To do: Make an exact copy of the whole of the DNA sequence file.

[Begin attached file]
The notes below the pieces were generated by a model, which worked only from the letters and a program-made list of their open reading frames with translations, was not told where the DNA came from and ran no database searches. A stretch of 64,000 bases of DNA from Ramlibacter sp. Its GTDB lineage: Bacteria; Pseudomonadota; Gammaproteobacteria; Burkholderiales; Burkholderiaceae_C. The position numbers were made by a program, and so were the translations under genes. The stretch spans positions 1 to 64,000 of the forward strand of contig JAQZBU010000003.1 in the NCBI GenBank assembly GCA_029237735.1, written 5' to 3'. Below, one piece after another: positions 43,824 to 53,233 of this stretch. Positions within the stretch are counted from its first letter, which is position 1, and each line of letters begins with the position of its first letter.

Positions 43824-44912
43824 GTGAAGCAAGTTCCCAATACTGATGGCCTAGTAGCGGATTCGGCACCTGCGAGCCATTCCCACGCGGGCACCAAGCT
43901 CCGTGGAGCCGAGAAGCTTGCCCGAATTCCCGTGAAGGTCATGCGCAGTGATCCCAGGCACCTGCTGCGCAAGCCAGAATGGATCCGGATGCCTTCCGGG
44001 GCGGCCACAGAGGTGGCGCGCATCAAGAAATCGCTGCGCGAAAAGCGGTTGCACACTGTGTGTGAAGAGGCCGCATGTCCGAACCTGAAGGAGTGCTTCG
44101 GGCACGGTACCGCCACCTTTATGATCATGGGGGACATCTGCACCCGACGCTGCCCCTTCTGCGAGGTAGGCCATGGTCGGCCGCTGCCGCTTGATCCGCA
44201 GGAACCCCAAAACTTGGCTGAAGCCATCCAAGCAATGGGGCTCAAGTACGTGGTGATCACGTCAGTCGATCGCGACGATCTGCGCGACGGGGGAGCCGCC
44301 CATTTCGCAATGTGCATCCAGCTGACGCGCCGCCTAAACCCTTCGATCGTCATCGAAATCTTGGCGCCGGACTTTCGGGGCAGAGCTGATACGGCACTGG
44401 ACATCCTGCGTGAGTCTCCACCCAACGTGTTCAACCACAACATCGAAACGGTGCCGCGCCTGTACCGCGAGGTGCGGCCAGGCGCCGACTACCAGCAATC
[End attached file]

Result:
The notes below the pieces were generated by a model, which worked only from the letters and a program-made list of their open reading frames with translations, was not told where the DNA came from and ran no database searches. A stretch of 64,000 bases of DNA from Ramlibacter sp. Its GTDB lineage: Bacteria; Pseudomonadota; Gammaproteobacteria; Burkholderiales; Burkholderiaceae_C. The position numbers were made by a program, and so were the translations under genes. The stretch spans positions 1 to 64,000 of the forward strand of contig JAQZBU010000003.1 in the NCBI GenBank assembly GCA_029237735.1, written 5' to 3'. Below, one piece after another: positions 43,824 to 53,233 of this stretch. Positions within the stretch are counted from its first letter, which is position 1, and each line of letters begins with the position of its first letter.

Positions 43824-44912
43824 GTGAAGCAAGTTCCCAATACTGATGGCCTAGTAGCGGATTCGGCACCTGCGAGCCATTCCCACGCGGGCACCAAGCT
43901 CCGTGGAGCCGAGAAGCTTGCCCGAATTCCCGTGAAGGTCATGCGCAGTGATCCCAGGCACCTGCTGCGCAAGCCAGAATGGATCCGGATGCCTTCCGGG
44001 GCGGCCACAGAGGTGGCGCGCATCAAGAAATCGCTGCGCGAAAAGCGGTTGCACACTGTGTGTGAAGAGGCCGCATGTCCGAACCTGAAGGAGTGCTTCG
44101 GGCACGGTACCGCCACCTTTATGATCATGGGGGACATCTGCACCCGACGCTGCCCCTTCTGCGAGGTAGGCCATGGTCGGCCGCTGCCGCTTGATCCGCA
44201 GGAACCCCAAAACTTGGCTGAAGCCATCCAAGCAATGGGGCTCAAGTACGTGGTGATCACGTCAGTCGATCGCGACGATCTGCGCGACGGGGGAGCCGCC
44301 CATTTCGCAATGTGCATCCAGCTGACGCGCCGCCTAAACCCTTCGATCGTCATCGAAATCTTGGCGCCGGACTTTCGGGGCAGAGCTGATACGGCACTGG
44401 ACATCCTGCGTGAGTCTCCACCCAACGTGTTCAACCACAACATCGAAACGGTGCCGCGCCTGTACCGCGAGGTGCGGCCAGGCGCCGACTACCAGCAATC